Alma Sinton, attended Taft's inauguration


Alma M. Sinton, who had a close-up view of the inauguration of President William Howard Taft in 1909, died Saturday of internal bleeding at the Meridian Nursing Center-Multi Medical in Towson. She was 101.

She lived in Mount Washington for many years and was a member of area women's and garden clubs.

Born in Baltimore, the former Alma M. Summers sometimes told stories of her youth, including her closeup view of the inauguration of President Taft, a Republican.

She was staying in Washington with an aunt whose husband was a District of Columbia commissioner and had forgotten the top hat he needed to greet dignitaries arriving at Union Station for the inauguration.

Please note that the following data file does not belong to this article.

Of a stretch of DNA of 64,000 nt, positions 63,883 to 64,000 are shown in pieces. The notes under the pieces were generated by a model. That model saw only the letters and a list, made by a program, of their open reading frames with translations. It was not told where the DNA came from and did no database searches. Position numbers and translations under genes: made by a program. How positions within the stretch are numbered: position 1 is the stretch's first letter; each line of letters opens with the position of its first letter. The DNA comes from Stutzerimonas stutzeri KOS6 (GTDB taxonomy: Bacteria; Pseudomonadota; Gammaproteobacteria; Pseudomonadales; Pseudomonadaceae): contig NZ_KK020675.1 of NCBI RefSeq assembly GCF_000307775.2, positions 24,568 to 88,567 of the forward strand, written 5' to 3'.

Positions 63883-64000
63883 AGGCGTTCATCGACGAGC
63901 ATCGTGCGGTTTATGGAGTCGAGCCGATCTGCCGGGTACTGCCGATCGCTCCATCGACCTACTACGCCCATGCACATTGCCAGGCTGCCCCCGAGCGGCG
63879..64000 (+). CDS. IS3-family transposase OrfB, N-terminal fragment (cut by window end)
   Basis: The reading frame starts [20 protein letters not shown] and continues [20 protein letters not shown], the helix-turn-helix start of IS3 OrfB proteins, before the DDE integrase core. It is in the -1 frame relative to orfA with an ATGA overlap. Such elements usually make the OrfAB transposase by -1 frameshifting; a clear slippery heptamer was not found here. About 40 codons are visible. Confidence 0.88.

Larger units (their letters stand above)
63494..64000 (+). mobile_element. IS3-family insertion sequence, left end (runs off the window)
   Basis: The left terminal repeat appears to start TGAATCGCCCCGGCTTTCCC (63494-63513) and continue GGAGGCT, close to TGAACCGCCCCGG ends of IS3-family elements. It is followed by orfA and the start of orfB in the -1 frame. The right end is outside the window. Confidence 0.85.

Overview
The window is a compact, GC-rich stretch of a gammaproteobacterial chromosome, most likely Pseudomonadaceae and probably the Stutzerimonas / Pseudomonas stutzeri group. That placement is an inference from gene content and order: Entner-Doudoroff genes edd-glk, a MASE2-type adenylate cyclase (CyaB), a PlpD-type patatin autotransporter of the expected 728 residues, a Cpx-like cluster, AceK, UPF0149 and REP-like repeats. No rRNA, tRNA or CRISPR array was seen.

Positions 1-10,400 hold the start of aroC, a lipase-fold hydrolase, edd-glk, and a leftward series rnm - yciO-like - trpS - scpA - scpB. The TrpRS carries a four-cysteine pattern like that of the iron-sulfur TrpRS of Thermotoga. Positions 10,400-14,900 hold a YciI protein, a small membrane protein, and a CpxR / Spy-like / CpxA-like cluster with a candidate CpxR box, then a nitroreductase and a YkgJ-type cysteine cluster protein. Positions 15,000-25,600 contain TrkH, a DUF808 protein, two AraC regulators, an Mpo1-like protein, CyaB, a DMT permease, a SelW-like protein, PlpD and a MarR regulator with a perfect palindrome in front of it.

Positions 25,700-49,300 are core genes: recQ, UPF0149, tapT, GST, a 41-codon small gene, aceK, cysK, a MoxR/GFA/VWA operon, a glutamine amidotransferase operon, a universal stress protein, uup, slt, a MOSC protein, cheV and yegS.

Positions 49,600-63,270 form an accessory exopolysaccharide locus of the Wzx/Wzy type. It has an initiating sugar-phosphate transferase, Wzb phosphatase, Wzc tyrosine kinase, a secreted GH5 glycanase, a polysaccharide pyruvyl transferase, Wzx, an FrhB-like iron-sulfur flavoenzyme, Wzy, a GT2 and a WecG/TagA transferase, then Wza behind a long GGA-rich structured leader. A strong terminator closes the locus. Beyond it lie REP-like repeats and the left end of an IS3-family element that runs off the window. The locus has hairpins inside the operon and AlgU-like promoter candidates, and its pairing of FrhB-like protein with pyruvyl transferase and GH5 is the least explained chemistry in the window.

Mrs. Sinton was dispatched by carriage through police lines to deliver the missing hat, according to her son, and stayed for the inauguration.

She was a former treasurer of the Women's Club of Mount Washington and active in the Maryland Federation of Women's Clubs.

Her work in the Mount Washington club included a successful campaign for a plaque to mark the site of a demolished Boy Scouts building at Kelly Avenue and Cross Country Boulevard. In 1985, she received a citation from then-Mayor William Donald Schaefer.

As a member of the Mount Washington Garden Club, she won awards for flower arranging and was chosen to do flower arrangements for bicentennial ceremonies at the Flag House.

Her husband, Robert Nelson Sinton, a retired leather belting salesman, died in 1971.

Services for Mrs. Sinton were to be conducted at 10 a.m. tomorrow at Henry W. Jenkins & Sons, 4905 York Road in Baltimore.

She is survived by her son, William M. Sinton of Flagstaff, Ariz.; and three grandchildren.

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